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What is to blame for the increased impact of COVID-19 on ethnic minorities? 


By Alicia Bossey

doctor using stethoscope on a senior patient at home - black nurse stock pictures, royalty-free photos & images

Although the entire population is susceptible to the novel coronavirus, there is mounting evidence that different groups have been disproportionately  affected by it. Just yesterday, new research by EClinical Medicine found that Black people are twice as likely as white people to catch the coronavirus. The study, which analysed data from 18 million people in the US and UK also found that Asian people are 1.5 times more likely than white people to be infected. This summer, it was reported that 36% of critically ill COVID-19 patients were from an ethnic minority group, despite representing only 13% of the general population. Government analysis also found that people of Chinese, Indian, Pakistani, other Asian, and Black ethnicities had between a 10% – 50% higher risk of death, when compared with their white British counterparts.

”Black, Asian and minority ethnic people have been over-exposed, under-protected, stigmatised and overlooked during this pandemic”.

The virus became a pandemic just eight months ago, and there is not yet a consensus around the reasons behind this disparity in health outcomes. In recent weeks, a number of reports and analysis have offered a range of causes for this – but all agree that COVID-19 has exposed the societal inequalities that existed before coronavirus. At present, there is little evidence to indicate the increased risk to ethnic minorities is driven by genetic factors.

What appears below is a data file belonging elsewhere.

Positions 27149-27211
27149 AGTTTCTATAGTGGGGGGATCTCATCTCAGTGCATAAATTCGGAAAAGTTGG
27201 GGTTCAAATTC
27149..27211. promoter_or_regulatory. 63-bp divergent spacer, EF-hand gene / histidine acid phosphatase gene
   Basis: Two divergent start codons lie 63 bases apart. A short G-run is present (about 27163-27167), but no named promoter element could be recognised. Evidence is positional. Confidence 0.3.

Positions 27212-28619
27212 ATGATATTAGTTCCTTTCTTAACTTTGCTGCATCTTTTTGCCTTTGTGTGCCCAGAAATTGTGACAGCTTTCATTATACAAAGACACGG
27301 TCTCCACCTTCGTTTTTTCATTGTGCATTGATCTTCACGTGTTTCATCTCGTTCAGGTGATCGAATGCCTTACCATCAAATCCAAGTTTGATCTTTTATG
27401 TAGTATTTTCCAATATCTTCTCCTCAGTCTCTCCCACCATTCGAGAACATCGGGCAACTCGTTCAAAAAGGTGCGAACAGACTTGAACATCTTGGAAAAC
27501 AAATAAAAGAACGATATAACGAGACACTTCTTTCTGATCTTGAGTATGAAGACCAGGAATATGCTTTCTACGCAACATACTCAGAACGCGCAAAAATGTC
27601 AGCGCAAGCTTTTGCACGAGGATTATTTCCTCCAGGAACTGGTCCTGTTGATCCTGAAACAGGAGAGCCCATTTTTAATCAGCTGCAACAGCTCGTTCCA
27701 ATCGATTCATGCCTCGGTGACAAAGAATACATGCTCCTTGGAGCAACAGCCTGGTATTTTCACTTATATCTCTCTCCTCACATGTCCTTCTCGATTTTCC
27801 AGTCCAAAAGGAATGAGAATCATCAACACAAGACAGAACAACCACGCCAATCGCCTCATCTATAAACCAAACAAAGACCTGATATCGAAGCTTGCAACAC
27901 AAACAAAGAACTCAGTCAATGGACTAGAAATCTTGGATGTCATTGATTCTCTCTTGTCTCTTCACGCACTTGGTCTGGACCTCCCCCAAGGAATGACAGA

A recent report An Avoidable Crisis by the Labour Party also suggested that COVID-19 has “thrived on” circumstances created by decades of structural discrimination by the British state and society. Its author, Baroness Lawrence, said: “Black, Asian and minority ethnic people have been over-exposed, under-protected, stigmatised and overlooked during this pandemic – and this has been generations in the making. The impact of COVID-19 is not random, but foreseeable and inevitable, the consequence of decades of structural injustice, inequality and discrimination that blights our society.’’ A new report by the Joint Committee on Human Rights, which was commissioned by the Government in light of the recent Black Lives Matter movement, found that over 60% of Black people in the UK do not believe their health is as equally protected by the NHS compared to white people.

In June, analysis carried out by Public Health England (PHE) concluded that racism may have contributed to the increased number of ethnic minorities contracting and dying from the disease. The study by PHE has come under some scrutiny however, with a recent study by the government’s Race Disparity Unit (RDU) disputing claims that racism was to blame for the increased risk to ethnic minorities. The study, led by Dr Raghib Ali, suggested that the increased COVID-19 risk among ethnic groups was not due to structural racism, but rather other explanations such as occupational exposure, population density, household composition and pre-existing health conditions. It also found that whilst non-white groups had higher COVID-related death rates, their non-COVID death rates were much lower. Dr Ali warned that if you focus on ethnicity as a risk factor, you miss a large number of white people, who also live in deprived areas and overcrowded housing, and who also have high-risk occupations.